Jifflenow - Another appointment scheduler Tuesday, April 29, 2008
Following on from my look at Presdo here, I also took at look at Jifflenow which was renamed from iPolipo and is not to be confused with the Jiffle [a Norfolk term apparently].
This service is much more in line with my aspirations for a scheduling service, albeit its' functionality is designed for one-to-one meetings rather than those involving many people.
Hence, you mark up your free/busy times and assign these as being available to selected contact groups that you create e.g. clients, vendors, consultants. You assign individuals to these groups and send them an email notification that you have given them access to your calendar and can select times to meet with you. Permission to view your can be time boxed with a start date and duration that they can have access.
Once a contact requests a meeting slot from your available times, it is immediately removed from the slots that others can see, thereby avoiding double booking problems. If you are happy to accept the appointment, Jifflenow both updates your actual Outlook or Google calendar and sends an email confirmation to the other party.
Your privacy is protected because contacts only see Available/Free timeslots, not scheduled meetings. However, entries in your Outlook or Google calendar made independently of Jifflenow do not update your available slots and so you will need to make manual updates.
A very neat feature is that the calendar view for your contacts includes automatic time zone translation, allowing them to see their local times once they have selected their timezone on the calendar screen.
Jiffle is free for up to 10 meeting confirmations per month, after which you either have to upgrade or stop using the service! Importantly contacts don't have to subscribe to Jifflenow or install any software to schedule meetings with you.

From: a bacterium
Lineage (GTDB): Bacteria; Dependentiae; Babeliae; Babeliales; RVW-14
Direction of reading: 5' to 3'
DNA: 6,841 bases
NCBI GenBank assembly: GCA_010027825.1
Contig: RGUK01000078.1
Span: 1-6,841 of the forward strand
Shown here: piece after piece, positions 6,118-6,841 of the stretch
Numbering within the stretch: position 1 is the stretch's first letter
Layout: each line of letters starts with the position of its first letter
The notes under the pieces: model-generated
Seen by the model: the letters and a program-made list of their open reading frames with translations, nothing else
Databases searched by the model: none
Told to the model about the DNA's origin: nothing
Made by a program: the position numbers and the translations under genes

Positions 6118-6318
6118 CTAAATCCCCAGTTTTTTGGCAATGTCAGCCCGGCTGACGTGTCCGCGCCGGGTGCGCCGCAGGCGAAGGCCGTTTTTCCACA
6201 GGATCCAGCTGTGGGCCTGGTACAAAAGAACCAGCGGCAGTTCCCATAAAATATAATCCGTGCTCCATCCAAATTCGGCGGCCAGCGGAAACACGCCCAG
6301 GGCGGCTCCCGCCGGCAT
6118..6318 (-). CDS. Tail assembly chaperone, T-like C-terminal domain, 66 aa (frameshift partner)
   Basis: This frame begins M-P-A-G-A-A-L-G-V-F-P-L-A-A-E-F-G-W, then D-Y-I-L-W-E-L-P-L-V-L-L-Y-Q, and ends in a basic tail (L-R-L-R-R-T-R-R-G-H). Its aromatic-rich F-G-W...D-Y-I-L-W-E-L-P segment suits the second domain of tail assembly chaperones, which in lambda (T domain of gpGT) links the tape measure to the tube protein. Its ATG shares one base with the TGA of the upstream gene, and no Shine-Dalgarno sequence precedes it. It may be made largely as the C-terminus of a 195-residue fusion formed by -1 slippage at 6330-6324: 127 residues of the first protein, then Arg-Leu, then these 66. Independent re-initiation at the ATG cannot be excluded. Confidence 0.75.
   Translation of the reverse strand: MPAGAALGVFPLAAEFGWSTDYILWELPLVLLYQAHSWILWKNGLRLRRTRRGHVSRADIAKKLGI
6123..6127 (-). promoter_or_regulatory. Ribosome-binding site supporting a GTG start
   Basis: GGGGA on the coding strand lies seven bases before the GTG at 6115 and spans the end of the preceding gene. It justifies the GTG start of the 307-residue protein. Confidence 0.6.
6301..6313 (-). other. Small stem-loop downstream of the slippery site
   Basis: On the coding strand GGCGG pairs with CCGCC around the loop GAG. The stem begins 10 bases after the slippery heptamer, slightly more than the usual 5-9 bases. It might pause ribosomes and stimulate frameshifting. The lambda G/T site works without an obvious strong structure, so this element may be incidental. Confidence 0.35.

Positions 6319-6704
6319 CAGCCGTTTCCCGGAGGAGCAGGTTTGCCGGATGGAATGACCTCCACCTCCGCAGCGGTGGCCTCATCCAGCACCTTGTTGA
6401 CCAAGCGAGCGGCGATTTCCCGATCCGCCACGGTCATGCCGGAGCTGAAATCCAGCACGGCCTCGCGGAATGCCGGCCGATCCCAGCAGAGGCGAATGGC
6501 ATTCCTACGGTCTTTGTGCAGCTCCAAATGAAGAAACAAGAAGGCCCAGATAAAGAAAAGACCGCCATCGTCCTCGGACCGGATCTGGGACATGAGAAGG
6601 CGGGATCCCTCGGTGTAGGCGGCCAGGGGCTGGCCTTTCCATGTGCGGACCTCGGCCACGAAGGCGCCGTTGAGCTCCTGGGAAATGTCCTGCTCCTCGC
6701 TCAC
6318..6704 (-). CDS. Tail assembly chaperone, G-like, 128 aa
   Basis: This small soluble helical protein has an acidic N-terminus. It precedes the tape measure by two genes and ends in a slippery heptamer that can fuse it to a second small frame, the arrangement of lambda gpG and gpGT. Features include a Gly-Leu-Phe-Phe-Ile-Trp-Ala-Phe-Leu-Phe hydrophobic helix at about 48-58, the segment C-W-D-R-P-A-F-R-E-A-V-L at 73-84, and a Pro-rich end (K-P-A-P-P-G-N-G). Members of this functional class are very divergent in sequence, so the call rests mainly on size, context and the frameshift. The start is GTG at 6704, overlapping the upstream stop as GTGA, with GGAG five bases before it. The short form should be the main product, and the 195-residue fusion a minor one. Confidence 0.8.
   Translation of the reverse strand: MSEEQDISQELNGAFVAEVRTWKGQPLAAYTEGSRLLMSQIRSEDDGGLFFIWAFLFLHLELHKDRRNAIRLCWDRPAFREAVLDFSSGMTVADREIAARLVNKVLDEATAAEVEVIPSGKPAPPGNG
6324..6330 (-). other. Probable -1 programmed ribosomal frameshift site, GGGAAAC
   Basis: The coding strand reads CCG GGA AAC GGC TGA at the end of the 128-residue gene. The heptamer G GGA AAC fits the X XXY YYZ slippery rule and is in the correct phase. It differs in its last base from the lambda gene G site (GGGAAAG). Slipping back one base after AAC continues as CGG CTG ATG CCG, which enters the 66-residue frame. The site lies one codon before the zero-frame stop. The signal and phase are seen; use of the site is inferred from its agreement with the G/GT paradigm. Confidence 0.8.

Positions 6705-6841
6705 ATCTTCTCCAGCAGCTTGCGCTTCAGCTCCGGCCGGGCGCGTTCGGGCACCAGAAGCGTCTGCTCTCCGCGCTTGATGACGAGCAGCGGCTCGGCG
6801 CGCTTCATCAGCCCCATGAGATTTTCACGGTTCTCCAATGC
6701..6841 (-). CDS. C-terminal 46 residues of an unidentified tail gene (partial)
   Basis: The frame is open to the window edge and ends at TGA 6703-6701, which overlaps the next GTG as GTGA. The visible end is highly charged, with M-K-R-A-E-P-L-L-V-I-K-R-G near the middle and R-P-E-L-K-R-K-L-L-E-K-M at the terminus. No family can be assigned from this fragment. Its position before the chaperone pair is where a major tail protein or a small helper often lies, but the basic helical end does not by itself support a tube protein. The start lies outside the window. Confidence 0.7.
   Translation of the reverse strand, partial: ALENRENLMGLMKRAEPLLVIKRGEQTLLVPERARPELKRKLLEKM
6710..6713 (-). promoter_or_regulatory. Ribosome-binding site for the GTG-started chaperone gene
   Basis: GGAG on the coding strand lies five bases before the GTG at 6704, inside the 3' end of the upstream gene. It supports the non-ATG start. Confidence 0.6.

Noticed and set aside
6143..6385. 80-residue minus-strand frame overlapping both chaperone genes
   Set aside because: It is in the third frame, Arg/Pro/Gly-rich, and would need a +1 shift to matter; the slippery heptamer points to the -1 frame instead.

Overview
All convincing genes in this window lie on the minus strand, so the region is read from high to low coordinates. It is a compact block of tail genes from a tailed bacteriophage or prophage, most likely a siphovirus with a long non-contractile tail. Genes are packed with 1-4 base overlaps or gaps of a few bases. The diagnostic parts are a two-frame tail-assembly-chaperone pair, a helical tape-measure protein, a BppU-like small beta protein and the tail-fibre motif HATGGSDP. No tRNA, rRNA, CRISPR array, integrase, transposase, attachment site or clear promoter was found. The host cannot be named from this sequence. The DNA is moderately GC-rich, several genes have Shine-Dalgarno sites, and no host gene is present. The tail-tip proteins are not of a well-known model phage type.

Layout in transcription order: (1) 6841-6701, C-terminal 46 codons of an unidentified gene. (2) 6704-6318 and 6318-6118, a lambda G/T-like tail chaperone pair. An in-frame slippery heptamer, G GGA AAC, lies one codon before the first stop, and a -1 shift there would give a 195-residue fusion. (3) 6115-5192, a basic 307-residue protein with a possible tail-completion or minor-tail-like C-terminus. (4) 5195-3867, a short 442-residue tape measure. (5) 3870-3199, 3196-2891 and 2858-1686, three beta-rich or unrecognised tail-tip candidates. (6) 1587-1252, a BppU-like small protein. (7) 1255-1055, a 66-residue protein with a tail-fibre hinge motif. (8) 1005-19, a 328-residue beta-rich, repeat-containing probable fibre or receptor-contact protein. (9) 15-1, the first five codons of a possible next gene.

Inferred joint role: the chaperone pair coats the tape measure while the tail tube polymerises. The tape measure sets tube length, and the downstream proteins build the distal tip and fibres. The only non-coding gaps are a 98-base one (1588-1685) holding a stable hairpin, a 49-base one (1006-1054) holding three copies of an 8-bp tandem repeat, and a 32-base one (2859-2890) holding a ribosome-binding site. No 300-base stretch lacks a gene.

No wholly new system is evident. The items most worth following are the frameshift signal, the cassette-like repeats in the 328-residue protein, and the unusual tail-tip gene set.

I do have four gripes about the offering
- To send one-off meeting ad-hoc invitees is overly complex and should be simplified. Presently you need to highlight times you wish to show as available and nominate which pre-defined groups you are wishing to share this calendar information with. Hence, it appears that to arrange a one-off meeting, you either need to direct the invitees to your public version of your calendar [assuming you've made one available], or create a one-time use group for the meeting.
- Invitees can't propose alternate times via the service e.g. the following week or different times. Whilst this may encourage you to put all your free times on show, some professionals may not like to show a calendar with lots of free time, as it looks bad e.g. similar impression to seeing an empty restaurant.
- I'm not sure how easy it will be to maintain the permission "windows" if you have a large number of clients, unless you simply give them all permanent access to the calendar rather than say a month ahead. It will be too easy to exclude certain people simply because you forgot to renew/extend their access period.
- The integration with Google calendar only extends to your main calendar. Hence if your Google calendar consolidates multiple calendar subscriptions in one view, these other entries will be missing within Jifflenow. It may not affect many people, but I am one of the few!
Other than that, I like the service and can see it being very valuable to a number of professionals who offer one-on-one consultations.